I don’t remember the days ever being so gloomy or the nights ever so dark. The cold winter’s chill hardly bothered me and I could remember the summers being lively and warm – never a blazing hot. There was always life and joy in every dark moment of my life, back in my childhood days. Back before I decided to leave everyone I loved.
I sipped my hot chocolate in the busy café, pulling my coat tighter around me to ward off the arrival-of-spring cold – even though it was perfectly warm inside. I stared hard at the lab reports I had brought with me, but I couldn’t process anything written on them. My mind was not present at the moment but absorbed in a time long ago in my childhood years.
I was an enthusiastic child, always ready to take on the challenges of life. My parents and relative spoiled me with utmost love and care. “You’ll be a famous writer when you grow up,” my aunt would say. “You’re going to save lives and become a doctor,” my mom was convinced. “My daughter’s going to be the greatest soccer star the world has ever seen,” my dad would brag to his friends. Artist, singer and detective were other careers I was foretold to become. I began to think I could become anything I wanted to. I would be successful and happy.
But I wasn’t.
So where did my life go wrong?
Staring down at the lab reports, I remembered. It was never a career that would have made me happy. It was her. The day I left her was the day my happiness declined.
I was the eldest in my family. I had two younger brothers and a sister. Naturally, my sister Dora and I were close. Our family was quite studious so we didn’t get along with the other kids at school who would rather talk about tik tock dances and marvel movies. My parents had distanced us from the internet as best they could, so we would remain clueless when other kids talked about such things. However, our social isolation made us closer to one another. I know I was happy - and whenever I was with her, Dora was too.
It must’ve been during my last year of high school that changed that. I was flooded with assignments and tests. In the midst of all that, Dora would pop into our room sometimes and sit by the study table. When she didn’t get an audience from me, she would leave. The entire year passed that way and I had no idea where she’d been.
I heaved a sigh of relief when graduation day came and I finally completed high school but things only got busier after that. I went to university and delved into a demanding life, living on campus. Years passed and all I began to care about was my biochemistry degree. No calls, no parties, no outings with classmates – nothing. Just me and my degree.
It had been six years before I finally came home again – having conquered the position as a biochemist. I was more tired than not; all I wanted was to crash down for a nice few weeks before getting a job.
A bitter feeling stung my heart as I averted my eyes from the lab reports. Tears formed in the corners of my eyes and I bit my lip.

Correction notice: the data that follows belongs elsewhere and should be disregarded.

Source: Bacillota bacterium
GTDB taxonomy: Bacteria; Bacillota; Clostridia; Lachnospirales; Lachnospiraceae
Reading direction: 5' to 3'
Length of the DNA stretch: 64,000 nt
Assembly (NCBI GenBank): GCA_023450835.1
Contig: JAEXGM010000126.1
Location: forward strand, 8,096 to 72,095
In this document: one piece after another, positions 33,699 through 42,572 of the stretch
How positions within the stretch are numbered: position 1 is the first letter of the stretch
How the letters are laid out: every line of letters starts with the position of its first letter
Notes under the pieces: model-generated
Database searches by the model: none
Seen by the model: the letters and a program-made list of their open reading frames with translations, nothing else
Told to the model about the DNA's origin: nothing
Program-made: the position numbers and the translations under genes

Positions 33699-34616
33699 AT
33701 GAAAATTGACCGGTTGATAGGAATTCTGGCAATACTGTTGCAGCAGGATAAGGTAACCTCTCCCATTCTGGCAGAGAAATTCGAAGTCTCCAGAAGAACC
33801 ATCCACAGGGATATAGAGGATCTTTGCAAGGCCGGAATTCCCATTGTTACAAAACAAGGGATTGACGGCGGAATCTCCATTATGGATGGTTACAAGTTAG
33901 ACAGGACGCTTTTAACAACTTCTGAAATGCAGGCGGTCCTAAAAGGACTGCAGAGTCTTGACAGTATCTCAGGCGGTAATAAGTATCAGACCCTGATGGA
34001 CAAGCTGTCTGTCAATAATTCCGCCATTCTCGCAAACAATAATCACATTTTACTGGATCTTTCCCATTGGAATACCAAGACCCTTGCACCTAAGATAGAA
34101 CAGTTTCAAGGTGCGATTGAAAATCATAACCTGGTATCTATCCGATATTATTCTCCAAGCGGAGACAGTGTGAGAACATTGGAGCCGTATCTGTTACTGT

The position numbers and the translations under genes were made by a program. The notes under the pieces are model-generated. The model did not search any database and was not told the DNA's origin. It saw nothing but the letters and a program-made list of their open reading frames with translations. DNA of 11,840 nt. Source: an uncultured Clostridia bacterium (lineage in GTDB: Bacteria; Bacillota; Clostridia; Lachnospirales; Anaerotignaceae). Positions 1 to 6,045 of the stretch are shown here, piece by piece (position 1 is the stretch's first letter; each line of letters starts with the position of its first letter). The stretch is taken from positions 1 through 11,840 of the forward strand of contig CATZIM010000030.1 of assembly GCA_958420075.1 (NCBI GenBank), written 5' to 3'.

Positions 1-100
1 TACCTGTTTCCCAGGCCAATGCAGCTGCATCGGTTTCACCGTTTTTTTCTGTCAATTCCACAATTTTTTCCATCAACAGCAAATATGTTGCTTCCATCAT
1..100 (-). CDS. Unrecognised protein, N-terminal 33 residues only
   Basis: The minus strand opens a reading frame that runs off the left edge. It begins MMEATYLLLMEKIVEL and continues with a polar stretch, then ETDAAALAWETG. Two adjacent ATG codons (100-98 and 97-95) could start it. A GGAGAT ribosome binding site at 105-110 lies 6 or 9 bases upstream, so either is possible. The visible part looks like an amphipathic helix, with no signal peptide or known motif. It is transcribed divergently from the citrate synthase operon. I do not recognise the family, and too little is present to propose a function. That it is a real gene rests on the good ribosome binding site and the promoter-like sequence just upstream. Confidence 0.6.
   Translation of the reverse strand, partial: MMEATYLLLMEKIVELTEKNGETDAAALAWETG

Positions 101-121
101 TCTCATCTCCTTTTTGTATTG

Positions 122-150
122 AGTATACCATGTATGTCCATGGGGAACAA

My parents were alone in the house when I entered, a disappointed expression hung on their faces. I came to know that my two brothers had left the house and gotten their own jobs. Dora still lived here but was seldom at home.
It was evening when I went out to find her, having found out by neighbours where she could be. It came as a hard blow to the head when I spotted her in an alleyway with a group of girls whose mouths wreaked with the foul smell of cigarettes. Her own breath smelled and her once long shiny hair was cropped short and messy. I was speechless. Why was she with such awful people? When did this happen?
Dora’s frown was deep when her eyes met mine. She started to walk away, answering one of her friends’ inquiries with the words, “I don’t know who she is.” Despite her tough-girl act, I saw a sadness in her eyes that told me she didn’t really want to be with those girls.
I didn’t know what to say – how to make it up to her. In the end, I was left alone in the darkening alley with only one thought swirling in my head.
This is all my fault.
The soft music from the café’s speakers reached my ears as my mind was brought back to the present, tormented with the feeling of guilt. Not even my job as a forensic scientist at the police force made me feel any better about myself. I had let my family down by not being there for them when they need me – for not being there for Dora when she needed me.
I took a sip from my hot chocolate which had gotten cold as the café’s bell rang, indicating the arrival of another customer. I lifted my eyes up when they walked up to me. I pursed my lips when I saw it was Dora, eyes narrowed. She sat down as I averted my gaze.
“Well?” She said after a while.
I looked at her. “Well, what?”
“You came to see me after so long. Figured you needed something.”
A bitter smile appeared on my lips. She was trying to sound rude but I heard care in her voice. Perhaps it was something only an older sister could hear. Dora caught my smile and made a pouty face. Then she smiled as well.
Even though I had deserted her, she still cared about me – something only family could do. A warm feeling caved my heart and suddenly, the cold winter’s chill hardly bothered me anymore.